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Chapter 25 - Responding to Richard Wright

from Part 3 - Literary Contexts

Published online by Cambridge University Press:  12 July 2019

D. Quentin Miller
Affiliation:
Suffolk University, Massachusetts
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Summary

Regarded as the most prominent African American writer in America from 1940 until the ascendancy of Ellison and Baldwin in the 1950s, Richard Wright was influential in launching James Baldwin’s career. The publication of Wright’s groundbreaking protest novel Native Son (1940) assured his reputation. It seemed only natural that aspiring young writers such as Baldwin would appeal to him for advice. Wright’s influence on Baldwin came in the form of encouragement and mentoring, rather than solely through his direct impact on Baldwin’s stylistic techniques or fundamental themes. Wright took an active interest in Baldwin and facilitated his attempts to become a writer. As Baldwin recounts in his essay “Alas, Poor Richard” first published in Le Preuve in 1961, Wright agreed to read drafts of his unpublished first novel. According to Baldwin, Wright “commented very kindly and favorably on them [the drafts], and his support helped me to win the Eugene F. Saxton Fellowship. He was very proud of me then, and I puffed up with pleasure that he was proud, and was determined to make him prouder still.”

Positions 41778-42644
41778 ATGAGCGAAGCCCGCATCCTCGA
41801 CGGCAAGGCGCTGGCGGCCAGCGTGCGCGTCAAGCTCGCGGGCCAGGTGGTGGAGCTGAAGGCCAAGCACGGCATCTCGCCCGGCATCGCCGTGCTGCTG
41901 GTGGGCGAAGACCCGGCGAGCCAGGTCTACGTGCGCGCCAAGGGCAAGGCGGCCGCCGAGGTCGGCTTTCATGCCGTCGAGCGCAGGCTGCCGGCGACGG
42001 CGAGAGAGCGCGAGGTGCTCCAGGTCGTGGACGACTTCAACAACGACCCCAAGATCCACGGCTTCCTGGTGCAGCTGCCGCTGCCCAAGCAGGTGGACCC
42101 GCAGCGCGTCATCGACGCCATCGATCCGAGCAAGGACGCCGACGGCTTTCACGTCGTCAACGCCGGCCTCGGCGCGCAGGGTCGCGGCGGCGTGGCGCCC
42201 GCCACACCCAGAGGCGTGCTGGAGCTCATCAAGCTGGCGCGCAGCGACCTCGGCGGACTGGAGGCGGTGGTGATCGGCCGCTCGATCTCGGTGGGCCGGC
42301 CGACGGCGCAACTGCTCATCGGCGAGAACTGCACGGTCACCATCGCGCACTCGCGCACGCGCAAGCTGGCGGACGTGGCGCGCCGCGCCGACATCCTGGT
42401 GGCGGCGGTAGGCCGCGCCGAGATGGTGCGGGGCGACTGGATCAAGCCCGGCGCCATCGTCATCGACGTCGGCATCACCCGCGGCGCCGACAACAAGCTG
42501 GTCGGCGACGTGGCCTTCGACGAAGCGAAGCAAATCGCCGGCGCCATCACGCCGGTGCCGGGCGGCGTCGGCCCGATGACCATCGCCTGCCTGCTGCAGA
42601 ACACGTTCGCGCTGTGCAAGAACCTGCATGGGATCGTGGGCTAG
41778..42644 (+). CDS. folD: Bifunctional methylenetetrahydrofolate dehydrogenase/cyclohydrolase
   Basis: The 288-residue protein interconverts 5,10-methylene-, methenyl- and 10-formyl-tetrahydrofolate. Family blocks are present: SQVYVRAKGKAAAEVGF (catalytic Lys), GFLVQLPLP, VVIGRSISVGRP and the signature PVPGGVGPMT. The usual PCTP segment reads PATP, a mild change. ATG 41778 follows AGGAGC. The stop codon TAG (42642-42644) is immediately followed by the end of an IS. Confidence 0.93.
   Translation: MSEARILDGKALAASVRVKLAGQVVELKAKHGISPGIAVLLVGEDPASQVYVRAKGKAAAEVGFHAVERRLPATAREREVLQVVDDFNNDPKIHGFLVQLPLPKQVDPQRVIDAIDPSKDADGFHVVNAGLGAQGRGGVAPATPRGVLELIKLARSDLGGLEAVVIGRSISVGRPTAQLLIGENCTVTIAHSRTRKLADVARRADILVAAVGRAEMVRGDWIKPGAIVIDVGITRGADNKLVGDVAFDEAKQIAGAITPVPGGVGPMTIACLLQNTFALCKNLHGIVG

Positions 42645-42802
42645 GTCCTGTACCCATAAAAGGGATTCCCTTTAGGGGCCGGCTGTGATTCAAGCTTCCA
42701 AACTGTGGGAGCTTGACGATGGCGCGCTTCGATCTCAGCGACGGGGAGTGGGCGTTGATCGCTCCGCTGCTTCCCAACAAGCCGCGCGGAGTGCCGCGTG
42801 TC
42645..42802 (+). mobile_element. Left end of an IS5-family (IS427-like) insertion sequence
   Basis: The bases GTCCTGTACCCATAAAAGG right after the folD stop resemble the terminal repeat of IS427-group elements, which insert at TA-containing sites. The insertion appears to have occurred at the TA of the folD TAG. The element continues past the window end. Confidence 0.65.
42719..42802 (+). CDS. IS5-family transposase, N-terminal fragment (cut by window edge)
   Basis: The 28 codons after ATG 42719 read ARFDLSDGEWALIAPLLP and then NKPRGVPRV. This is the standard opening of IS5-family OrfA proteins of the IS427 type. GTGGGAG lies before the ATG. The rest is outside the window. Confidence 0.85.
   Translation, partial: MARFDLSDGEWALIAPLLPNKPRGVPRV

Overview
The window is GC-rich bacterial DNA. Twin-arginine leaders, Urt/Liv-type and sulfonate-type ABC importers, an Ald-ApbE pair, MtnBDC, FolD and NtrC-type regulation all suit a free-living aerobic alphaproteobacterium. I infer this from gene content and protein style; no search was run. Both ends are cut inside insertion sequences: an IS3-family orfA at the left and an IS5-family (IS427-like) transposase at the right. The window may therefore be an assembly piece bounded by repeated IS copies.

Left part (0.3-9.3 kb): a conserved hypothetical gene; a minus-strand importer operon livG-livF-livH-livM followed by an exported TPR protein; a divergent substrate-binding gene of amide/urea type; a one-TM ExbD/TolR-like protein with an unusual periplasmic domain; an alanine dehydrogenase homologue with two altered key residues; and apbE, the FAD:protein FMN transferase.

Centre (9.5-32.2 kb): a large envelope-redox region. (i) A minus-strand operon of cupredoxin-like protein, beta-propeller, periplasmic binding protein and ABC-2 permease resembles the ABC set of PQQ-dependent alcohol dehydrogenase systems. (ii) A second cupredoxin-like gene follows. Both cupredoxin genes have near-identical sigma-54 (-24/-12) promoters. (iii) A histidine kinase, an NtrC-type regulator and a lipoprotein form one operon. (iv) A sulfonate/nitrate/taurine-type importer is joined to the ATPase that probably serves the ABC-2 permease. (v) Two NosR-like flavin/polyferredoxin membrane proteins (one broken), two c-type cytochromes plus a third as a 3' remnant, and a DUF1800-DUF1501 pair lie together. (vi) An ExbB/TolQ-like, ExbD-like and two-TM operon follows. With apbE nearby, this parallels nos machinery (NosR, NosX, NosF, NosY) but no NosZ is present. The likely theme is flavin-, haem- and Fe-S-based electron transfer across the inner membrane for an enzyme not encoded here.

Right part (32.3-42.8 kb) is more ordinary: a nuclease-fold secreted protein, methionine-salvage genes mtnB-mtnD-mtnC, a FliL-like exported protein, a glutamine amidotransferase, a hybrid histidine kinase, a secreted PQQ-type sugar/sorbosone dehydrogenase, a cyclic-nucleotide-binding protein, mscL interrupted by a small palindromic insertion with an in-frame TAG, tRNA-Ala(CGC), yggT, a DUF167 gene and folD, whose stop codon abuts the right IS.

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James Baldwin in Context , pp. 264 - 275
Publisher: Cambridge University Press
Print publication year: 2019

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